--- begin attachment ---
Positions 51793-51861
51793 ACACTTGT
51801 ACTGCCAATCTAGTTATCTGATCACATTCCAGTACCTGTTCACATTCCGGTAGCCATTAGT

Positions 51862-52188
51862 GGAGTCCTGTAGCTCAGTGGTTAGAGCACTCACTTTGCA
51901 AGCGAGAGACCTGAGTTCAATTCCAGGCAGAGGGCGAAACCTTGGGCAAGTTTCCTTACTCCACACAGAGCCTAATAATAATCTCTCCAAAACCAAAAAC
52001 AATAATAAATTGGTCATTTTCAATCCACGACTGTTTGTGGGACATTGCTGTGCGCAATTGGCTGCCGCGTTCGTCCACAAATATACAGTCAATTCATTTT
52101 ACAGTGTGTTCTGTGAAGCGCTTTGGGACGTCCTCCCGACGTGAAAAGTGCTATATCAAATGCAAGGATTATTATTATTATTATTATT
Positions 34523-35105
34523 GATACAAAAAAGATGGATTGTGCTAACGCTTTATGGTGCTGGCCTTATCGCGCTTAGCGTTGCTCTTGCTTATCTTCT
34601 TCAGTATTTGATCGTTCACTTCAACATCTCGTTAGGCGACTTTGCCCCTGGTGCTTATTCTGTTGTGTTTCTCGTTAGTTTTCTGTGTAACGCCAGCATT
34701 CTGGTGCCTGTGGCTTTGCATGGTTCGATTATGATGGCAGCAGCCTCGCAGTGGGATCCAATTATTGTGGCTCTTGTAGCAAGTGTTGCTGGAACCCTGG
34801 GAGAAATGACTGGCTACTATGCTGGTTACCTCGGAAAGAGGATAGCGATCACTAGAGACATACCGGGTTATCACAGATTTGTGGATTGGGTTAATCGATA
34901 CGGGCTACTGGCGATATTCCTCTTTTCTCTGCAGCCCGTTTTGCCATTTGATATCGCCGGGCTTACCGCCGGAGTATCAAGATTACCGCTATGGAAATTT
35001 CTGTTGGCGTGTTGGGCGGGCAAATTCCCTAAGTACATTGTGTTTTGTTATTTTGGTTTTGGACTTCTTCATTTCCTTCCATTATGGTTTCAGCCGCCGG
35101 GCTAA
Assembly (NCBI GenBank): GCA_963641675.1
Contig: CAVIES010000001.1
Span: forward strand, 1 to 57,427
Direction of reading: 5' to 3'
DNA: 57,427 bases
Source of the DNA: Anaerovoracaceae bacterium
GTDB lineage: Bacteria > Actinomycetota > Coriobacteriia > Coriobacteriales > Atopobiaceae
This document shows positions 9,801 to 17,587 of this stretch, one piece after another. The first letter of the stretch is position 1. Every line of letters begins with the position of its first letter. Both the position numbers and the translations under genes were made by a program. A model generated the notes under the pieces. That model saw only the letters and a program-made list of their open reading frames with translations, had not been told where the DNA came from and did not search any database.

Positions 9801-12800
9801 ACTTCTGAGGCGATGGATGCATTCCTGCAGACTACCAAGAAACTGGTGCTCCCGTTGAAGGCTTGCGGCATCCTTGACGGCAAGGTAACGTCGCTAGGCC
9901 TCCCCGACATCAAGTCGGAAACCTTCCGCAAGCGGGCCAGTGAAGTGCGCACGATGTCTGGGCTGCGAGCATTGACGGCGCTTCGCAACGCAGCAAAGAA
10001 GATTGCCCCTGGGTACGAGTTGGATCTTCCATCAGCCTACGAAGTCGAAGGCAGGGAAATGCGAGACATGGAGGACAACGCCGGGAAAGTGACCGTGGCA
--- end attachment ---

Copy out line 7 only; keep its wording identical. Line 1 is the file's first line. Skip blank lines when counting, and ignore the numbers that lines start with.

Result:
52001 AATAATAAATTGGTCATTTTCAATCCACGACTGTTTGTGGGACATTGCTGTGCGCAATTGGCTGCCGCGTTCGTCCACAAATATACAGTCAATTCATTTT